According to article 27 of the Constitution, Belorussian, just as any other minority language, is of no importance in the business world as official language. The use of Russian is dominating over that of Belorussian in the Republic of Belarus. The importance of Belorussian for cross-border business is thus only slowly increasing and is especially based on the strong national feeling of the Belorussians in Poland. One of the most vigorously developing sectors of Białystok's economy is trade and services. This sector makes up about 24% of all employment in Białystok (about 30,000 people). The importance of services, in a broader sense, is increasing; they include the so-called business environments, especially financial agencies, real estate and business services, hotels and restaurants, as well as transport and communication. The local trade infrastructure comprises numerous trade chains, such as PSS Społem, Przemysł Mięsny Białystok, Jeronimo Martins Dystrybucja Biedronka, Marcpol, or Massa; shopping centres such as Auchan, Aneks, Omnidom, Leroy Merlin or Makro; companies specialising in trade with eastern markets; Giełda Rolno-Towarowa S.A. and the biggest market in north-eastern Poland Kawaleryjska. The city's location strengthens its role as a centre of exchange between the East and West and thus has a positive influence on the development of trade.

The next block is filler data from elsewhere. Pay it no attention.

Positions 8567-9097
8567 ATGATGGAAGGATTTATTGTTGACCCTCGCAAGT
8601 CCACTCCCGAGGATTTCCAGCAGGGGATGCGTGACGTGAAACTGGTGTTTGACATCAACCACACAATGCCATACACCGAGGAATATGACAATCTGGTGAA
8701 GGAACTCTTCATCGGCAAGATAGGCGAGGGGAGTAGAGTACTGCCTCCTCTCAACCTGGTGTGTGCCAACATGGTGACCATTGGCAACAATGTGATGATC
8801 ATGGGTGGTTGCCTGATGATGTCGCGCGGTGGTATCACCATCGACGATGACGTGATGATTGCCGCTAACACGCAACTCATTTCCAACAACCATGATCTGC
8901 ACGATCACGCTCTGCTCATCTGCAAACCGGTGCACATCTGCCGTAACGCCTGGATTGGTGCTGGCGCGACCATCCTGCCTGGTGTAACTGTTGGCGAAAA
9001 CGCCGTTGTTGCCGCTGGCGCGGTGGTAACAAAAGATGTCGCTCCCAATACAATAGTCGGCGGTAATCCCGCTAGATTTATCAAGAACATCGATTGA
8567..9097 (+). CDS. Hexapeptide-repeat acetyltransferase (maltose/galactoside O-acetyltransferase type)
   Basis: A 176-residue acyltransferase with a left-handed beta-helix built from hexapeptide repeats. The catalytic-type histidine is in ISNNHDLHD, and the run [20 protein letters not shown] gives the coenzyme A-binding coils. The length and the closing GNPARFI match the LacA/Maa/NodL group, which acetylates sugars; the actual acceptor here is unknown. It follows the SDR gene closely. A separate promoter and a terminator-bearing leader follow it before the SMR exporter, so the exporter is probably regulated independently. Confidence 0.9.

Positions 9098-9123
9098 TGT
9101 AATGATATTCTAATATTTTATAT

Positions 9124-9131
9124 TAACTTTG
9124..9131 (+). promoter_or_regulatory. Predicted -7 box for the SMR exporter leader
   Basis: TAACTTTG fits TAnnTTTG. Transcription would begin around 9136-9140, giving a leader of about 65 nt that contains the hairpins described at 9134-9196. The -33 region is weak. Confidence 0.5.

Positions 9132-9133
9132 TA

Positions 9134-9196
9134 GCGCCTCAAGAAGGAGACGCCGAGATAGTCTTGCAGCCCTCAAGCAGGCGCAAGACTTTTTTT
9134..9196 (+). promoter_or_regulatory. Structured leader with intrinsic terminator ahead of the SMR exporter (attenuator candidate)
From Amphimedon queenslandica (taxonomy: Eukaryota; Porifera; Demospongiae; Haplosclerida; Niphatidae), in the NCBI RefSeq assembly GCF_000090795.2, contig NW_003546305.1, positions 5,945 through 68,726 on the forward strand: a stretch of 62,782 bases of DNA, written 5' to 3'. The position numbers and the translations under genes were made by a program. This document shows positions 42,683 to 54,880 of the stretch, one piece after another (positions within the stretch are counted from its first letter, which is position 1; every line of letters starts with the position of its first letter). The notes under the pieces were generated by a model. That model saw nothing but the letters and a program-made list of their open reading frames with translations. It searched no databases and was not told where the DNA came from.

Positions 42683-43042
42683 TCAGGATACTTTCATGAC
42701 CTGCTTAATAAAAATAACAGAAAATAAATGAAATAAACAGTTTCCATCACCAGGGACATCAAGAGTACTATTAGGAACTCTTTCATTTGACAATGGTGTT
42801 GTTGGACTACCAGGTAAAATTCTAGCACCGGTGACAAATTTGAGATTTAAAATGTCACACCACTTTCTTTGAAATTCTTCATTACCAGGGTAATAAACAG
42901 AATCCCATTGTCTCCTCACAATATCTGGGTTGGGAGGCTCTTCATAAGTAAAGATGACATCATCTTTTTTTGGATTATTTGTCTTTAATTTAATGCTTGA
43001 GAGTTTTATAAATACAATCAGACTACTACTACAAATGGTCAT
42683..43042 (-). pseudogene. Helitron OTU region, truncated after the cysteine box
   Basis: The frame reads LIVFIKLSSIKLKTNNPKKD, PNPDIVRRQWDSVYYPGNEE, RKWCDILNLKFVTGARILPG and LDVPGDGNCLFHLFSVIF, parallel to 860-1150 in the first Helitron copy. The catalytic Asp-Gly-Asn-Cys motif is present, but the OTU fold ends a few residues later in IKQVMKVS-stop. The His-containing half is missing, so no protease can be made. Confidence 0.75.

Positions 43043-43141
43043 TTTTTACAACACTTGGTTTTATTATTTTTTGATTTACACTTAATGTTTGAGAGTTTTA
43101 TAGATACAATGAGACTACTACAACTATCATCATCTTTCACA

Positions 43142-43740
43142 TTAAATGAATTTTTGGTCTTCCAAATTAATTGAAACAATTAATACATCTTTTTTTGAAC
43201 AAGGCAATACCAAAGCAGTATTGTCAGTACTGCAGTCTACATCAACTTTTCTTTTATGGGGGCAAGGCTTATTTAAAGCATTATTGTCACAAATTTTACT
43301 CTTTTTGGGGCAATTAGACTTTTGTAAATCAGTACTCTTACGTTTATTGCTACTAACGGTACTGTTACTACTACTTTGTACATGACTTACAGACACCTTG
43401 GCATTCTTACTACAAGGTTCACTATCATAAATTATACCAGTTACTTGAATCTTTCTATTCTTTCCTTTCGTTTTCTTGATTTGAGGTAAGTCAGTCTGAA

In the 2002 census 40,650 persons declared Belorussian as their home language, 8,000 less than those also declaring Belorussian nationality. However, Belorussian organisations and experts estimate the number of Belorussian-speakers at up to 300,000 (see 1.2.2). Most Belorussians in Poland are bilingual Belorussian-Polish or Belorussian-Russian.